Are we going to get more backstory on Russell in “Sorry for Your Loss”?
Aaron Yoo: For all the people that I so appreciate that over Twitter or online or wherever, have been saying they want to know more about Russell, they’re going to get their wish. But it’s really not so much of the funny side of Russell in this episode. I think there was a choice made — because we did shoot some funny stuff and there’s still some stuff in there — but in the final version we focus really a lot on the pain and the tragic side of his story. So you’re going to see a lot of that this week. It’s going to be a real laugher!
What else is coming in the episode?
Aaron Yoo: Russell and John maybe get into the best fight that we’ve had this season. Certainly the one that our crew kept walking up to us and saying, ‘That was my favorite.’ Because it’s me and Luke [Mitchell] — if we just get Robbie and Peyton and Mark out of the equation, this show would be amazing! [laughs]
John and Russell go off on a sort of buddy road trip. And the people that are left at home wind up having kind of a — what would you call it? — there’s quite a bit of rom-com going on, there’s a romantic story. And there’s another sad family story going on on the other side of this episode. There’s two parallel family stories as the hour unfolds. The two things kind of comment on each other. The writers wrote it so they’re real mirror images of each other. It’s a fun episode to watch.
And then there’s an interesting reveal at the end that I won’t say anything about. You’ll be like, ‘What?!”
How would you define Russell as a character?
Aaron Yoo: That’s actually changed for me as the show’s kind of gone along. From the beginning, from my first meeting with Greg Berlanti, he said, ‘I want this character to do more than just be the funny guy. He needs to be more than just the funny guy.’ So when I was auditioning, they very much wanted to see … Because there wasn’t much room in the pilot to see that, they actually wrote scenes that were taking out of the narrative, where Russell explores other emotions. They were like, ‘We want to know that you want to do this, that you can do this.’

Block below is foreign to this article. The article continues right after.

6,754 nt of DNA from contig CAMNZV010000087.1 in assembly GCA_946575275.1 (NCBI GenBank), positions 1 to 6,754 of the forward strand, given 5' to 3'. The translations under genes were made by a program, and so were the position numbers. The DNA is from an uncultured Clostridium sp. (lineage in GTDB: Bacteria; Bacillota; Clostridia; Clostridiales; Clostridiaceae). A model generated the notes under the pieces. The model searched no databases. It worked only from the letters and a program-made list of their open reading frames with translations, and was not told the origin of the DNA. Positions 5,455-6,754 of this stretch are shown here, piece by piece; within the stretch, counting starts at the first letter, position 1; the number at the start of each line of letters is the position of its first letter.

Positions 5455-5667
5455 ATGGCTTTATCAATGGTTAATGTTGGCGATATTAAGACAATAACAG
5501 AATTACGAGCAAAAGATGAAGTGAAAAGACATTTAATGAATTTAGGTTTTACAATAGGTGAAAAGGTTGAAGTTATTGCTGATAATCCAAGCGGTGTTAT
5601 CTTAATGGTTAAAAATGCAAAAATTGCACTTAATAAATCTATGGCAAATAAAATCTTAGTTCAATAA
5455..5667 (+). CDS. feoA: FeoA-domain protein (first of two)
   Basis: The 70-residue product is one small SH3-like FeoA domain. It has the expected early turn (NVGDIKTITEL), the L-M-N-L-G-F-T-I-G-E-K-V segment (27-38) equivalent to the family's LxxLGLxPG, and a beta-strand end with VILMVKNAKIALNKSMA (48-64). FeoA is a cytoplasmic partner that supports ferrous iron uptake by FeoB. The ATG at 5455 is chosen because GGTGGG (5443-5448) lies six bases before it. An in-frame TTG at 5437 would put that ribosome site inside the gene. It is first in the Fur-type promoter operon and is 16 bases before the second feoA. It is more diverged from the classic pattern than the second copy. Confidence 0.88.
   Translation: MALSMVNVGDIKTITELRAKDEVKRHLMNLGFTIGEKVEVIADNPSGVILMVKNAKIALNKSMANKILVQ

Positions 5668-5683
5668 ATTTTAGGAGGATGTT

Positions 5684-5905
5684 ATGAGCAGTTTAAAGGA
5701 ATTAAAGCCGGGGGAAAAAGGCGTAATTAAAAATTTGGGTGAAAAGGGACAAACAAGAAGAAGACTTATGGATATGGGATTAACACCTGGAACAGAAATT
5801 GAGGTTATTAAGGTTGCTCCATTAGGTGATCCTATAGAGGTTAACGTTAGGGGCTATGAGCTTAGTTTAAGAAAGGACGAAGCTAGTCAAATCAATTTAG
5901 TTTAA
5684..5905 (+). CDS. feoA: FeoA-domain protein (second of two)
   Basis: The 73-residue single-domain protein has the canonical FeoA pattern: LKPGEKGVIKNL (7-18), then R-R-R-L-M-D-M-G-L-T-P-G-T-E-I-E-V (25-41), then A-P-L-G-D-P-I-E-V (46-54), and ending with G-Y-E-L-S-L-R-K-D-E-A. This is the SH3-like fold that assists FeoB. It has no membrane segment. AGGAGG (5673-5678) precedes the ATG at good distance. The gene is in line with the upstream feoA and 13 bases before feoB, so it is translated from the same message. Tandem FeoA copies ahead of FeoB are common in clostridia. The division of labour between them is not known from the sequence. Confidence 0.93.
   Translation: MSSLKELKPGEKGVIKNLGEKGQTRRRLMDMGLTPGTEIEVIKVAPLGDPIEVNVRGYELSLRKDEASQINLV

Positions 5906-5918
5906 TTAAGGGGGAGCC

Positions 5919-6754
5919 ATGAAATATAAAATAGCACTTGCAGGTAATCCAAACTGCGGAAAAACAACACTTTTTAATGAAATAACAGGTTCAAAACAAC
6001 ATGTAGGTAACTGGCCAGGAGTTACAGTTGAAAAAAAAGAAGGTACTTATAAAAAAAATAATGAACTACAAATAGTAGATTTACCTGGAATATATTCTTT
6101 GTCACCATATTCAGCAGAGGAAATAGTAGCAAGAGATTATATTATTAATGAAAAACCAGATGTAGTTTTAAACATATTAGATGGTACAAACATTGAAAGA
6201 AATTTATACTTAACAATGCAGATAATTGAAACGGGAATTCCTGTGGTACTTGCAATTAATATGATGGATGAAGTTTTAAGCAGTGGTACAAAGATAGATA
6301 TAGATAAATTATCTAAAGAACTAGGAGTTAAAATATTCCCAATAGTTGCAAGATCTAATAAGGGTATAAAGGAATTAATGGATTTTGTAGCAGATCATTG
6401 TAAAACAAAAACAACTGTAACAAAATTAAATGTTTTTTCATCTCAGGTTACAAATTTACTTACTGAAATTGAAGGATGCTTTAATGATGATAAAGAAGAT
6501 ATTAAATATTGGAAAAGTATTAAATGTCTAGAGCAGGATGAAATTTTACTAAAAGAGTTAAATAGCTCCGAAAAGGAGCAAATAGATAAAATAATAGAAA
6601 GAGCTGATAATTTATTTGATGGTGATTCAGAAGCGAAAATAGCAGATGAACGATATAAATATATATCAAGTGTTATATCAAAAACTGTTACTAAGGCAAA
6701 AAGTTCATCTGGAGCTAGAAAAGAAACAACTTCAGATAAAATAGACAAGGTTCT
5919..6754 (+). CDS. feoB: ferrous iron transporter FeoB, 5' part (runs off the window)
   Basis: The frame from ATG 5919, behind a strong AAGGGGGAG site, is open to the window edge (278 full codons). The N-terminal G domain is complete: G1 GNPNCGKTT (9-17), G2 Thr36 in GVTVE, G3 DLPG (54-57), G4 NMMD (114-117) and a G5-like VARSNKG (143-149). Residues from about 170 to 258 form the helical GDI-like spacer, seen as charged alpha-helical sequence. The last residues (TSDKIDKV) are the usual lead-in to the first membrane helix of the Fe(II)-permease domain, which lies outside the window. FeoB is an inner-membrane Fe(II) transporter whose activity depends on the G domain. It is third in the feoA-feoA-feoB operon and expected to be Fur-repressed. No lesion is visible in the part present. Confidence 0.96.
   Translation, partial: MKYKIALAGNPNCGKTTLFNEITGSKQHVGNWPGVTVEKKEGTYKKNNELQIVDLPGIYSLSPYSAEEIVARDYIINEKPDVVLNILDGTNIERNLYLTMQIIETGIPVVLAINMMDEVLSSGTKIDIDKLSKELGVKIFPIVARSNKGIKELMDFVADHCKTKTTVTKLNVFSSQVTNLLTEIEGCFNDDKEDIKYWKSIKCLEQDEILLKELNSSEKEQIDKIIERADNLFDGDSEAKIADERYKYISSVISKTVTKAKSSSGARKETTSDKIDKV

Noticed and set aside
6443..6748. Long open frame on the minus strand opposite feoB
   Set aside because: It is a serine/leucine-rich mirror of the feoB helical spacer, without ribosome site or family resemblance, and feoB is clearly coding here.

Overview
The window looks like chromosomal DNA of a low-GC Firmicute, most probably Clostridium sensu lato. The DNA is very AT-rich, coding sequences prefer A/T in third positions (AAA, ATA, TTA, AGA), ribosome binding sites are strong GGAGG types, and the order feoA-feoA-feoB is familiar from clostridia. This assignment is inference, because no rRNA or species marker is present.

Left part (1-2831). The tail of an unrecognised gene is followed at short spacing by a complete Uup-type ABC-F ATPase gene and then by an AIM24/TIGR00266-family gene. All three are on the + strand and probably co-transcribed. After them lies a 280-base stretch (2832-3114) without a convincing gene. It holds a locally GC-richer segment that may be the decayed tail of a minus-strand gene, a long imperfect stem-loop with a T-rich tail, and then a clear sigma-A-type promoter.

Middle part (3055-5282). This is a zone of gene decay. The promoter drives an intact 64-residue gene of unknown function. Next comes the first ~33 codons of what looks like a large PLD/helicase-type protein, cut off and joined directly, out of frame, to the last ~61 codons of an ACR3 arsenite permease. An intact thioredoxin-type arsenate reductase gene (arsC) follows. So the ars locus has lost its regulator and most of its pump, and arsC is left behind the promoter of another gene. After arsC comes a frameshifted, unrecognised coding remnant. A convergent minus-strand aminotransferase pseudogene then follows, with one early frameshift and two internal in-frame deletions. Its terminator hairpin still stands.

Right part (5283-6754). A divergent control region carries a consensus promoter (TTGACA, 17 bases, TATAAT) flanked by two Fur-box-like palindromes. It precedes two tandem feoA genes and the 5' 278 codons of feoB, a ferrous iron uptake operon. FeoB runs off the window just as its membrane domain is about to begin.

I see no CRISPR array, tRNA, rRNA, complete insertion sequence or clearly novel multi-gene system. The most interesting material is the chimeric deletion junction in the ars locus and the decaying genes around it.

The role has very much become, in a weird way, everybody’s little brother. He almost is the most family-desperate of all of them. Because he ran away from his own family, because he chose to leave, and because he had such a harrowing experience with his own father — when the Tomorrow People find him and he enters this life, he kind of attaches himself in a very annoying way to John and Cara. And then to Stephen when he joins them.
So as the episodes go along and starting in this episode, you really start to see how family and the group of the Tomorrow People and all of the ‘together’ is so important to Russell. And then later on, you’re going to see that really be put to the test. Not in this episode, but a few episodes down in what we’re filming now.
I feel like everyone relates to him. Stephen does and John does and Cara does. Much as he’s … You roll your eyes and he gets into trouble. He’s kind of like, everybody tries to take care of Russell. So you’ll see that play out.
“The Tomorrow People” airs Wednesdays at 9 p.m. on The CW.